Speaking of Vlad and Kiera

David Silberstein davids at kithrup.com
Thu Feb 20 23:39:36 PST 2003

On Thu, 20 Feb 2003, - Holly - wrote:

>When translating something for me, my grandfather told me that
>Hungarian is not gender specific as English is, and this makes
>translation difficult at times (obviously he was translating
>something gender specific for me). He said that in general the
>pronouns of he and she, masculine vs. feminine, are non-specific and
>pretty much nonexistent. I have *extreme* difficulties with foreign
>language and thus I am not clear on what he meant by this, therefore
>I will let David Silberstein, as he seems to be excellent with
>languages, or someone else explain this. I am simply beyond reproach
>or repair in my inability to learn foreign tongues, and though I
>understand it in theory, I don't *truly* understand what he meant to
>the point I could put it into simple thought. 

Who,  me?  I am as ignorant as a stone!  I know nothing!

However, I have here a Hungarian web tutorial (with sound
files, in case anyone is interested):


), which states the following:


   1. Personal pronouns in the Hungarian language are: 

    én / I         te, ön / you           õ / he, she, it  [1]
    mi / we        ti, önök / you         õk / they

As you can see, there is only one word (õ) used to indicate the 3rd
person singular, regardless of gender.  There is simply no way to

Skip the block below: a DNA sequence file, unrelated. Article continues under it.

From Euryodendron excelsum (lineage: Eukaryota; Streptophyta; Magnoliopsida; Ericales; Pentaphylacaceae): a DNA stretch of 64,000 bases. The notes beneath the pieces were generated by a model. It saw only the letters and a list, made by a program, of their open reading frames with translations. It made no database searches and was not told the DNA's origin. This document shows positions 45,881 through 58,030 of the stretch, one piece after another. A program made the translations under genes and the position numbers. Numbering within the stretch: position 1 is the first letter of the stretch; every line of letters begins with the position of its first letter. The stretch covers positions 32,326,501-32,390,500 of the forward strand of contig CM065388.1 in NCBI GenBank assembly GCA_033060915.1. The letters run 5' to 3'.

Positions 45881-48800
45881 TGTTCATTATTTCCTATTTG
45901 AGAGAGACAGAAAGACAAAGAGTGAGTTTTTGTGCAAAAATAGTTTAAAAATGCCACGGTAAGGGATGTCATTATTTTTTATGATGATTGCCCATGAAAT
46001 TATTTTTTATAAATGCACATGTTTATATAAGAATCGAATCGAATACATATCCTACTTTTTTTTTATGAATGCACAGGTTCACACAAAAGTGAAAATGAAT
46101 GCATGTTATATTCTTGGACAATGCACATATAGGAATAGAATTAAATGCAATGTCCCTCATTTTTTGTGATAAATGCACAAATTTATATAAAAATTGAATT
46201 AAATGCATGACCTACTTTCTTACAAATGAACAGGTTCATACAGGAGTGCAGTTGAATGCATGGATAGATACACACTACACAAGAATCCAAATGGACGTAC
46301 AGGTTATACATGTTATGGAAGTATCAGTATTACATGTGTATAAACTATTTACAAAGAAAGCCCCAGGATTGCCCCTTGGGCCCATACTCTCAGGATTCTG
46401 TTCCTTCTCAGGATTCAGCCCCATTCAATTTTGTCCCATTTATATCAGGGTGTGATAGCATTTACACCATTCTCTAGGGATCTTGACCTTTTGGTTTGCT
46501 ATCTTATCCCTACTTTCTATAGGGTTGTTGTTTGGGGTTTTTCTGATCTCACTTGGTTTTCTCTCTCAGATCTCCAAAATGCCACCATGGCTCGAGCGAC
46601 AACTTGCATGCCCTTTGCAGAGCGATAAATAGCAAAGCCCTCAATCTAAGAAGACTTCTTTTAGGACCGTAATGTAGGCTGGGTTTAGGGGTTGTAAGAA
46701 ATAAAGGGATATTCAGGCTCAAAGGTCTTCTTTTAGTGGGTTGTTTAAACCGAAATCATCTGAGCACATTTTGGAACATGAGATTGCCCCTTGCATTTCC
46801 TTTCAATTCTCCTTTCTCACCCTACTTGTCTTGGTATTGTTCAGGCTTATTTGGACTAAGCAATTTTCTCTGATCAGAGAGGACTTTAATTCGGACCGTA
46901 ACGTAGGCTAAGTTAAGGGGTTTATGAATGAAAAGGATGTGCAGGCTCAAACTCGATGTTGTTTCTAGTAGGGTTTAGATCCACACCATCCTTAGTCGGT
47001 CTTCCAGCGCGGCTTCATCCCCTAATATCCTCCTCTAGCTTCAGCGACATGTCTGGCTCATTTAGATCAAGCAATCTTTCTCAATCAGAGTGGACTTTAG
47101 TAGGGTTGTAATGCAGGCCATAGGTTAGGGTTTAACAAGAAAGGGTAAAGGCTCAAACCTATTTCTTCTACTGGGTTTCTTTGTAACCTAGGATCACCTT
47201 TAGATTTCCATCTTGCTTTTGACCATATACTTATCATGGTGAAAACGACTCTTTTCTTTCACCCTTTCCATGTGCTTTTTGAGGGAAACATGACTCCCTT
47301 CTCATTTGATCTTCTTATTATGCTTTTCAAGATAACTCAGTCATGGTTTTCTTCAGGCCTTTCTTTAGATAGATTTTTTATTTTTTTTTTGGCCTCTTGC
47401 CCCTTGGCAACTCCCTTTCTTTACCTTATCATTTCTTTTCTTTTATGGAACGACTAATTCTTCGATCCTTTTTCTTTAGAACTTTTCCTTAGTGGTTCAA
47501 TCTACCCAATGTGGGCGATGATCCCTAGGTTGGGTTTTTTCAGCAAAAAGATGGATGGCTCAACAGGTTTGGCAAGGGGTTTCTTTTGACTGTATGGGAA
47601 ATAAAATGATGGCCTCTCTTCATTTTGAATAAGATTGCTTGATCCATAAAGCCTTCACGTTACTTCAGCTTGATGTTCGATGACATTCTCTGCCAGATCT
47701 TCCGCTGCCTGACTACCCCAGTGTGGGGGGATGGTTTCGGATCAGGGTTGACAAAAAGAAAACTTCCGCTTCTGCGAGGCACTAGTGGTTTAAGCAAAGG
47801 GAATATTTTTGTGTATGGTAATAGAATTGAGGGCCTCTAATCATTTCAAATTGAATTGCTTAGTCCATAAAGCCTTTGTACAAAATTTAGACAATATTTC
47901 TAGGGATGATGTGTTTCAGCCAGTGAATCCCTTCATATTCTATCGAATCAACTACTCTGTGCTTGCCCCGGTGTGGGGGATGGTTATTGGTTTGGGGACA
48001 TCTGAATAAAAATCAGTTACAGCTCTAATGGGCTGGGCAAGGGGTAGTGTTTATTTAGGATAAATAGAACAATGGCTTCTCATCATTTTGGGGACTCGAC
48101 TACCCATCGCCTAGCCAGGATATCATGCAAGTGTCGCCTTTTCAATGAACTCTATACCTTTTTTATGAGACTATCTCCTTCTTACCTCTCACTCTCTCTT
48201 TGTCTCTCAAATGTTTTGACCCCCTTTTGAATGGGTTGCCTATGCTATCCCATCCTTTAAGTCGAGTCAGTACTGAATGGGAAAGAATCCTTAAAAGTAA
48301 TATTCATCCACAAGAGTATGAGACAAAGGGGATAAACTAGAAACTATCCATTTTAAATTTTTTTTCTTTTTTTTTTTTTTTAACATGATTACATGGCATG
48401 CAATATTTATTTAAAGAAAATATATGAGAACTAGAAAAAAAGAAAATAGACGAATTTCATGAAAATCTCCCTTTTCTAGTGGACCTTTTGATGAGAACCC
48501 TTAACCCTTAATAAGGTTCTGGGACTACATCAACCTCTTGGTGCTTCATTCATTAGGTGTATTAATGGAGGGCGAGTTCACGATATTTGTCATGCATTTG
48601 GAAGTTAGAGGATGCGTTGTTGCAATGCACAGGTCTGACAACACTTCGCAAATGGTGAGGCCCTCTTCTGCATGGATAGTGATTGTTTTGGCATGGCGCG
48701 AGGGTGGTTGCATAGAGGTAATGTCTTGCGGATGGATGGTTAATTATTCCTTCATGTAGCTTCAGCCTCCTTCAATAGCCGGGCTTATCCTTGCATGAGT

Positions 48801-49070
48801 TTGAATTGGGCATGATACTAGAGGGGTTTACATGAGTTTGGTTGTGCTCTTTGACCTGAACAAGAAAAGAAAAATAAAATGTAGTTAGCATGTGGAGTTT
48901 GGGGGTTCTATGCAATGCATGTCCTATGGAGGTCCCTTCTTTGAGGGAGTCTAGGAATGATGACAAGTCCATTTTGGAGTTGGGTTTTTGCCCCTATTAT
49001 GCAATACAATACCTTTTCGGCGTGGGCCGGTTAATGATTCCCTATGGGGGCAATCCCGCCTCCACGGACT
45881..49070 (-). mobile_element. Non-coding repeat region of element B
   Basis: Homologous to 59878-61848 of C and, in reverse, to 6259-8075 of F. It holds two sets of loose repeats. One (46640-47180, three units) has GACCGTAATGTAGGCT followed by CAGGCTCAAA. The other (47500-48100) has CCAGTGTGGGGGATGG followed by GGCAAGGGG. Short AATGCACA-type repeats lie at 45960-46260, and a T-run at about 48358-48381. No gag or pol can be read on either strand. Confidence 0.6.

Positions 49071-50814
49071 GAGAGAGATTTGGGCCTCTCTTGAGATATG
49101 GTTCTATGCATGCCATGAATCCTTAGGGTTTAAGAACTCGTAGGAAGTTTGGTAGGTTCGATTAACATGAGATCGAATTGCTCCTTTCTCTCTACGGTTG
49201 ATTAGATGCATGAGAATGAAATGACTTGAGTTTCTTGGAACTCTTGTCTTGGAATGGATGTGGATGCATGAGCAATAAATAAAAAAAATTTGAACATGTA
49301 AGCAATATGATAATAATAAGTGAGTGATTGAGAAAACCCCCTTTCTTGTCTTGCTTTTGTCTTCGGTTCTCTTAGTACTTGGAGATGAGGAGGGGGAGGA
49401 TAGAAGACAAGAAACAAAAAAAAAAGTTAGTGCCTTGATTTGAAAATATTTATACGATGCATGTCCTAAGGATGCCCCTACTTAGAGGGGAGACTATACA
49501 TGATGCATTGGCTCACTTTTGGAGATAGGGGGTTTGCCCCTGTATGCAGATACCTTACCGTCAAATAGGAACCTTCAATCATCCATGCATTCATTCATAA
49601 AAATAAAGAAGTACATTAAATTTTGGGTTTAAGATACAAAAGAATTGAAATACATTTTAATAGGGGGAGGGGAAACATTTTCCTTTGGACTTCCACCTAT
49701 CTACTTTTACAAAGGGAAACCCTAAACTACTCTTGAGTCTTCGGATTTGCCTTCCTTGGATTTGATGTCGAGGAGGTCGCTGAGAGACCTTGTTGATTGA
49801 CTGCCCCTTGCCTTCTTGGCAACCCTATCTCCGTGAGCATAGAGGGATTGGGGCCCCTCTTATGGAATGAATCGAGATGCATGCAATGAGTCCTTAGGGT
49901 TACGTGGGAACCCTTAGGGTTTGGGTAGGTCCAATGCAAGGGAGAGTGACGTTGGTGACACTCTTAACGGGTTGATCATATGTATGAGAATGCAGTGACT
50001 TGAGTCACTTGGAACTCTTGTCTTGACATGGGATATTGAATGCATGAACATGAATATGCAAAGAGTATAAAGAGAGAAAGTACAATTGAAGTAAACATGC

indicate using the basic pronoun alone whether you're referring to a
male or a female. 

I would imagine that there are ways of phrasing things which do in
fact distinguish gender, but you would have to do so explicitly.  So,
as a (clumsy) example of an possible literal translation from the
Hungarian:  "T. Domotor is a famous ethnologist. It has written many
books and papers on Hungarian folklore.  Its contributions to the
field of ethnology are outstanding.  It is a woman".

You might want to ask your nagypa how such phrasings are more usually
done.  That's a pretty lame example, but I am tired, and I don't
actually know Hungarian.

[1] In case anyone has problems with the accented character, 'õ' is
meant to stand for a "U+0151: Latin Small Letter O With Double Acute" 
(or 'o"'), which I can't put in using the ISO8859P1 character set (it
exists in the ISO8859P2 character set, or in UTF8 of course).